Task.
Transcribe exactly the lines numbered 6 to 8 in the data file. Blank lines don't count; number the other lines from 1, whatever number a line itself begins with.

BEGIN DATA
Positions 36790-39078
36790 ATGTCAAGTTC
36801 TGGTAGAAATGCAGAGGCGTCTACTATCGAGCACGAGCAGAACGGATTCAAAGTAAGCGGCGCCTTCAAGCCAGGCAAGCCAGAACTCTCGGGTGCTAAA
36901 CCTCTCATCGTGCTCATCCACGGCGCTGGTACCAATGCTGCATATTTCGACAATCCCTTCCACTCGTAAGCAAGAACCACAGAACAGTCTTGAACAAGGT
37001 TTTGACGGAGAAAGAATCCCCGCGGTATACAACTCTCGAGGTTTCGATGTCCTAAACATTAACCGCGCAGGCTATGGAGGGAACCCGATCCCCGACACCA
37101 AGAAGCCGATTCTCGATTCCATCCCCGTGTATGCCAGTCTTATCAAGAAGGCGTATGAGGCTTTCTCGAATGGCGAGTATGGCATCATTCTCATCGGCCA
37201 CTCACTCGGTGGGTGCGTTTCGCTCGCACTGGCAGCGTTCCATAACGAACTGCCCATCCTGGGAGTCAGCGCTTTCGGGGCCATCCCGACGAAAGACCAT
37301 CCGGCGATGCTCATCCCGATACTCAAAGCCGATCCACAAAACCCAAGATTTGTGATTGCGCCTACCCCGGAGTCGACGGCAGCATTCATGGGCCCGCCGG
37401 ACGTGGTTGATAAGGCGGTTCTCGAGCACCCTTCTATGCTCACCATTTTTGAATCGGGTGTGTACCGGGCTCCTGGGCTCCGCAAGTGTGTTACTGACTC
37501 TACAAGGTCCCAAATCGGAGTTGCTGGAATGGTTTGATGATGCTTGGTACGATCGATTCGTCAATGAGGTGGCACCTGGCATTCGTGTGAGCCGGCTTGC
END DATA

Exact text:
37101 AGAAGCCGATTCTCGATTCCATCCCCGTGTATGCCAGTCTTATCAAGAAGGCGTATGAGGCTTTCTCGAATGGCGAGTATGGCATCATTCTCATCGGCCA
37201 CTCACTCGGTGGGTGCGTTTCGCTCGCACTGGCAGCGTTCCATAACGAACTGCCCATCCTGGGAGTCAGCGCTTTCGGGGCCATCCCGACGAAAGACCAT
37301 CCGGCGATGCTCATCCCGATACTCAAAGCCGATCCACAAAACCCAAGATTTGTGATTGCGCCTACCCCGGAGTCGACGGCAGCATTCATGGGCCCGCCGG